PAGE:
Saturday, October 30, 2021

On Burnout

Dr. Alok Kanojia is a psychiatrist who specializes in addiction treatment. His videos are fantastic for some everyday issues as well, like this one on burnout. The most impactful line from this video is that burnout tends to happen when, "people who want to do a good job are placed in situations in which doing a good job is very, very difficult." It's not because you're lazy or a bad fit with your career, but that your workplace isn't acknowledging their part in making a job unnecessarily difficult. And it tends to happen more to people who actually care about what they're doing, not people who are just putting in hours. He says,

"One of the biggest scams that's currently being perpetrated against people about burnout and mental wellness . . . that's subtle and society wide . . . people are placing the responsibility for burnout on the individual. . . . . Burnout affects the individual . . . so there's a subtle scam going on that once you label it as an individual problem . . . then you work on it as an individuals. It's a catastrophic shift of responsibility from the workplace to the individual."

He explains how this same thing happened with addiction forty years ago with a mistake that was either a sign of very real ignorance or an avoidance of a systemic responsibility: "The opioid crisis in the United States is not there because of a failing of millions of individuals, but was created by doctors overprescribing opioids from an industry that says, 'Everything is great and you should use this'." Similarly, when people report burnout,

"HR folks don't know any better, so they give access to a meditation app or send emails. But the burden of responsibility is on the individual, so the industry is getting a pass. . . . The truth about burnout as [Dr. Christine] Maslach determined -- not empathic, loss of motivation, have difficulty doing things -- is it has a fundamental root in workplace things and interactions. . . . But when we start diagnosing people with burnout, we're still shifting blame to the individual as opposed to the workplace." 

Wellness doesn't come from an app or email, but has to be more systemic. Meditation apps are on the rise and are far more accessible than ever, but we're seeing an increase of burnout. The problem is that all those solutions aren't targeting the root of the problem.

It's often not the number of hours that's the problem, but the kind of work. He gives an analogy of burnout in doctors who are fine working 60 hours/week with patients, but get irritated with the 10 hours/week they have to argue with insurance companies or have to write notes for people. A true wellness solution is to hire a scribe to do those jobs, which then frees up the doctor for treating more patients while decreasing the level of burnout in the field from tasks that are a bad fit for their skillset.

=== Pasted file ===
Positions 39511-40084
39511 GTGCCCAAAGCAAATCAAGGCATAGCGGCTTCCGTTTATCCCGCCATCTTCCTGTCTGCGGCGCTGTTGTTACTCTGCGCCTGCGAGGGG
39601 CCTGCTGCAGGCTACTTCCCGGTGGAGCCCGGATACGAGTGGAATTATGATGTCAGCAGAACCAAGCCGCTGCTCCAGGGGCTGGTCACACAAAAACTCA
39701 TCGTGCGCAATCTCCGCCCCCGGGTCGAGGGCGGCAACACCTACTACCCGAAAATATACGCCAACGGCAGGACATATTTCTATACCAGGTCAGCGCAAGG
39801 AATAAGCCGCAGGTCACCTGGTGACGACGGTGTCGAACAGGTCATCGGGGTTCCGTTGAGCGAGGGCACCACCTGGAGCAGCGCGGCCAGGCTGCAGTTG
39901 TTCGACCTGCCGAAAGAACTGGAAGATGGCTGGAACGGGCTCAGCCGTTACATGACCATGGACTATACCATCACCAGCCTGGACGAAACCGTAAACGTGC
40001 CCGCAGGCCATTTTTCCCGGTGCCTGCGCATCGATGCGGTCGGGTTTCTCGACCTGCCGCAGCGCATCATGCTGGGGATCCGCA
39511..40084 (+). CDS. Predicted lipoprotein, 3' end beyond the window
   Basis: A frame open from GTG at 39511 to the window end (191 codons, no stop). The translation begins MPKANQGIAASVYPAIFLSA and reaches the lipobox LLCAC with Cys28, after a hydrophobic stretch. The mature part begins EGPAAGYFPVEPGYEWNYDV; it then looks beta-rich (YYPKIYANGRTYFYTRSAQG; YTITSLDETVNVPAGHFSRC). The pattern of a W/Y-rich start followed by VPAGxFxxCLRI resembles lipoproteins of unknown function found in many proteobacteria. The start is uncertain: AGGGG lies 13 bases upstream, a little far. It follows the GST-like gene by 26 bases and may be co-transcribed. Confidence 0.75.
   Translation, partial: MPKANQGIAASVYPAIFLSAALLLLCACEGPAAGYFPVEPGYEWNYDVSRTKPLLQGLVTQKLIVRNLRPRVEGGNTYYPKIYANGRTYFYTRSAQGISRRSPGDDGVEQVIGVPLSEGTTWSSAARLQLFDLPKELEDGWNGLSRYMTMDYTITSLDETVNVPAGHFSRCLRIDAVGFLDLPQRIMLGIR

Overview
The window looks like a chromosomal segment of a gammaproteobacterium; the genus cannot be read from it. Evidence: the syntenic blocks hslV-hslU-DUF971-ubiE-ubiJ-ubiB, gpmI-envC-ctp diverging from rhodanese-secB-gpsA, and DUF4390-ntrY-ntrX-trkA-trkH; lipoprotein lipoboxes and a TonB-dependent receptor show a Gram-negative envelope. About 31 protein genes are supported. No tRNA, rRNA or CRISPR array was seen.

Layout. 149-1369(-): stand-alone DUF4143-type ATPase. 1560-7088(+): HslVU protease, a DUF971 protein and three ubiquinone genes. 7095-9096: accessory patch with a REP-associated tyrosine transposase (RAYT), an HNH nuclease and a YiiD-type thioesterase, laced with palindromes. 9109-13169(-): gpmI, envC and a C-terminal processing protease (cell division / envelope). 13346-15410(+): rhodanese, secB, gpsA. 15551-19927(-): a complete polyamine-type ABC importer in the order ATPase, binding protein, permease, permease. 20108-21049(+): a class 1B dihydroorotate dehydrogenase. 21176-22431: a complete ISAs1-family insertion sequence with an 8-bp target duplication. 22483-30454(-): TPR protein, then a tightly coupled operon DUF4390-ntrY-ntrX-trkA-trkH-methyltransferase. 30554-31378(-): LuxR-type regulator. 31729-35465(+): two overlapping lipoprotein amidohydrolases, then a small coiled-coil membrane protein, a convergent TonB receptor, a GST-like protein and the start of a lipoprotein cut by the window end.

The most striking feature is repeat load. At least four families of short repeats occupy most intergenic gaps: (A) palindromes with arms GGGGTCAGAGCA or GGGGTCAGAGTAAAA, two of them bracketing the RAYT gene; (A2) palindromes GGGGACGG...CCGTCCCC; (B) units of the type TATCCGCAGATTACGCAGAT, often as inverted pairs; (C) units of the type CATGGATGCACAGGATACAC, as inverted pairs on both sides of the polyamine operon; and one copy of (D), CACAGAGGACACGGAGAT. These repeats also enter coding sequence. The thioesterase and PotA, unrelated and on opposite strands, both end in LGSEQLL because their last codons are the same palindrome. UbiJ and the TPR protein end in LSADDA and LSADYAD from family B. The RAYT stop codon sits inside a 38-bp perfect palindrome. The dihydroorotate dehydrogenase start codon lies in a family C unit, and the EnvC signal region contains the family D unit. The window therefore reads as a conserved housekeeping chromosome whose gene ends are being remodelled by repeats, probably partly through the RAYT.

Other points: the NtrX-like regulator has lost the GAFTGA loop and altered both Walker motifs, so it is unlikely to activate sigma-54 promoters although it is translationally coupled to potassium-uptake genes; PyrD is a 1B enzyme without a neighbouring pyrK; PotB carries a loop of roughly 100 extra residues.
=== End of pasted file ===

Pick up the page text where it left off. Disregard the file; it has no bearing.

For educators, the additional workload is around getting kids to keep their masks on, to tolerate an open window because our ventilation is so bad, and with coping with a double mask so we can hide a respirator beneath our legislated mask, all under a schedule that makes for long days and disjointed classes that happen on alternating weeks for absolutely no reason since our students in the morning cohorts mix thoroughly with very different cohorts in the afternoon classes. It's hard to follow rules that make no sense.  But beyond all the Covid issues, the big thing they could take off our plates is chasing kids who don't come or who do no work. This used to be admin's job, but it got bounced back to teachers. 

Instead of emails with smiley faces and funny videos, we need administrators that will back up teachers when students are negligent and a government that put a priority on ventilation two summers ago. The biggest impact they might have right now is to allow people to work from home during their prep time. It happens in many other countries where teachers aren't policed when not in class. Currently we have to sit in the building for three hours per day, every other week, in case we're needed for an on-call, even on days with a supervision (so an on-call isn't possible), and for online staff meetings. 

Dr. Kanojia says, "as long as this is going on, we can have as many meditation apps as we want . . .  Until employers start to accept responsibility . . . this problem is going to continue to get worse." 

Here's Maslach's Burnout Inventory for educators (MBI-ES) from here. Flip the scale for questions number 4, 7, 9, 15-17, and 19 for a total possible burnout score from 0-132. And then we have to get more vocal about the toll this is taking on our profession.

ETA: We just had a staff meeting. No announcement about teachers working from home (LOL), and we're reminded to be in the building for the 2-hour meeting that happens after the end of the official school day. One full hour was all about the fun activities happening in the school and all the wellness initiatives coming our way. Then the second half was about making sure every minute of prep time is spent on school work. Don't go on social media at all during prep, AND don't go on social media even at lunch using the school's wifi - it's a misuse of school resources!  So, be positive and fun and artificially enthusiastic while we watch your every move, and no more funny videos to keep you from jumping off the flippin' roof!

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